UDH Hdr-Mirror Lake 1888

Back in 1873, Chittenden had purchased a tract of land on the northwest corner of N. High and Spring St. It was occupied by an unexceptional commercial building that housed the B&O Railroad’s offices. In 1889, Henry decided to convert the building to a hotel. He added two floors to the building and completely remodeled the rest. The new hotel was appointed with the best décor, fixtures, and furnishings available. Next door, the Moorish façade of the new Park Theater beckoned to visitors.

All told, Chittenden spent nearly $400,000 dollars on improving and furnishing the hotel. This at a time when most workers earned less than $10 a week, a loaf of bread cost a penny, and you could get two pounds of bacon or two whole chickens for a quarter.

The Chittenden Hotel opened its doors in 1889. The next year, fire broke out and gutted the building and adjacent theater. The buildings were a complete loss.

Henry announced he would rebuild and rebuild he did. As soon as the rubble of the first hotel was cleared away, construction of the second Chittenden Hotel began. September 1, 1892, the new hotel opened its doors. In addition to the finest appointments, first class service, and an excellent bill-of-fare, the hotel offered not one but two theaters (The Park on High St. and The Henrietta on Spring) for the amusement of the public.

The hotel quickly found favor. Guests and the general public flocked to Henry Chittenden’s showplace. No less a person than Governor William McKinley took a suite of rooms for his official residence.

On the evening of November 24, 1893, a fire broke out in the Henrietta Theater next door to the hotel. The theater was safely evacuated and fire crews arrived. A strong wind fanned the flames and the jumped the alley to the hotel.   The guests and staff were successfully evacuated before the hotel turned into a raging inferno. Soon the entire block was ablaze. Firemen fought courageously to halt the spread of the fire and prevent it from burning down the city.

By all accounts, it was the greatest fire the city had ever seen. Come morning, the fire was extinguished but the second Chittenden Hotel was nothing but a smoldering ruin.

Right: The ruins of the second Chittenden Hotel. Courtesy of the Biography, Travel, and History Division, Columbus Metropolitan Library

Chittenden could have walked away. He was 59 years old, no longer a young man. The hotel had not been insured and Chittenden had seen $300,000 of his own money go up in the blaze. He had a loving family and a lifetime of accomplishments to take pride in. He still had plenty of money. After his hotels had twice been destroyed by fire in three years, there was no reason to try it again. Whether it was stubbornness or stick-to-it-iveness, Chittenden did try it again. He ignored the reasons not to and plowed into the work to build a third Chittenden Hotel.

This time, Chittenden did things differently. There would not be a third fire. The new Chittenden Hotel would be as fireproof as possible with 1890s technology. Chittenden decreed “No wooden structural elements.” Instead, the third Chittenden Hotel was built with brick, concrete, stone, tile, and steel.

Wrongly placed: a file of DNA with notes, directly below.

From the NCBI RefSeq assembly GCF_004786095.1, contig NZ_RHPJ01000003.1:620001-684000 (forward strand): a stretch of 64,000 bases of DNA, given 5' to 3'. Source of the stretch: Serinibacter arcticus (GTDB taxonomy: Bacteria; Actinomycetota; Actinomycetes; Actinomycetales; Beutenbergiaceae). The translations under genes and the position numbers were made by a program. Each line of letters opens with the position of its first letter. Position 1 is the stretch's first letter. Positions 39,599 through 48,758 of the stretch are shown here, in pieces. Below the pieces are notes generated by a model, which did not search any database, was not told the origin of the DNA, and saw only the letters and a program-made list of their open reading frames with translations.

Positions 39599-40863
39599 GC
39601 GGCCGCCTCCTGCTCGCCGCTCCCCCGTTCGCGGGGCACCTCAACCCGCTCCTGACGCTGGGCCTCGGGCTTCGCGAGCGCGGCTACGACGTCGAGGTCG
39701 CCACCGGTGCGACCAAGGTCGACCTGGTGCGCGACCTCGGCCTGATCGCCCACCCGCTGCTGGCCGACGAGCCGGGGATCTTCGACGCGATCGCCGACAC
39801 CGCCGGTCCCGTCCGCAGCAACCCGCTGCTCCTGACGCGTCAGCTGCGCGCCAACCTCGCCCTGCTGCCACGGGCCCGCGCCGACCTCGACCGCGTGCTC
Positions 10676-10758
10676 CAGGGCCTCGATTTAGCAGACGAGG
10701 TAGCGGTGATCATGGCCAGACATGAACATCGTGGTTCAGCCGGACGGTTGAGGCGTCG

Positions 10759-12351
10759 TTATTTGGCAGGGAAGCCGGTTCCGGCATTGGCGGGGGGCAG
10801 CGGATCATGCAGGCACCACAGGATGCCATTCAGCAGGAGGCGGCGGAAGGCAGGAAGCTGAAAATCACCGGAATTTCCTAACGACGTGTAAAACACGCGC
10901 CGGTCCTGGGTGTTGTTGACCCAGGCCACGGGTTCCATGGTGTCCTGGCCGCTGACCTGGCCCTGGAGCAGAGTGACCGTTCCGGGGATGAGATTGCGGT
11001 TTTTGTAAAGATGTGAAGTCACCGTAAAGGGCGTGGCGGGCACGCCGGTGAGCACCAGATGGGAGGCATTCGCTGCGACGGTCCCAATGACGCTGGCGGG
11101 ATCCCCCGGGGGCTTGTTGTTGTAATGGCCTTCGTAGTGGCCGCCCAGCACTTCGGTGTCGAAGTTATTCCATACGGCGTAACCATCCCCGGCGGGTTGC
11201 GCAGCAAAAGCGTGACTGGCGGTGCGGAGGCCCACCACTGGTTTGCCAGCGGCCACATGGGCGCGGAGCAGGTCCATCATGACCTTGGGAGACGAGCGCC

The new hotel exceeded its predecessors in every way. The third Chittenden Hotel wouldn’t just be the last, it would be the best. It would be his monument.

Chittenden Hotel

Busy local architects Frank Packard & Joseph Yost designed the hotel. The team had designed many notable buildings in the city. Orton Hall on the Ohio State campus and the Toledo and Ohio Railroad Station on W. Broad are two surviving Packard & Yost buildings. (For others, see this page.)

The eight story hotel (two floors higher than its predecessor) occupied most of the block. The building was crowned with a balconies, open air galleries, and a dozen square towers with overhanging, pyramidal, tiled roofs.

Inside, no expense was spared to make the hotel the grandest in Columbus. Fourteen railcars of Vermont marble were required for floors and wainscoting. Nearly $20,000 in Turkish rugs and carpets decorated the floors. Mahogany was imported from Honduras for the paneling in the bar. Marble, fine wood, brass, silver, mirrors, art glass, and elegant furnishings abounded everywhere.

Tasteful sculptures and beautiful paintings completed the picture. No area was neglected. The first floor restroom was such a luxury spot that it was written up in the newspapers!

Right: Third Chittenden Hotel, view far High St, c. 1900.

The third Chittenden Hotel opened on March 16, 1895 and immediately became the premier hotel in the city. The Chittenden escaped its predecessors’ fiery fate and remained in operation for the next 77 years.

Henry Chittenden had about a decade to bask in the glow of his achievement. Around 1905, his health began to fail. He died in 1909 at the age of 75.

The Chittenden Hotel became a Columbus institution. It finally closed in 1972 and was demolished the following year. Today, the Ohio Bureau of Workman’s Compensation tower occupies the spot.

Grant’s cabin was a tourist draw at the Ohio State Fair for nearly fifty years. The Fair even built a special building in 1896 to cover the cabin and protect it from the elements. By the 1930s, Civil War veterans were either dead or very old and interest in the building was waning. In 1936, it was returned to Point Pleasant, Ohio.

Chittenden’s name is preserved on the University District street that used to run pass his streetcar garages and horse barn, the street where his first electric streetcar ran, the street that was the gateway to his big show of 1888. Less prominently, it lives on in the names of the subdivisions built on land he owned along the street. Chittenden Place and the Henry T. Chittenden Addition are bounded by Chittenden to the north, E. 11th to the south, Pearl Alley to the west, and Summit to the east.

Right: Views of the lobby and dining room of the third Chittenden Hotel.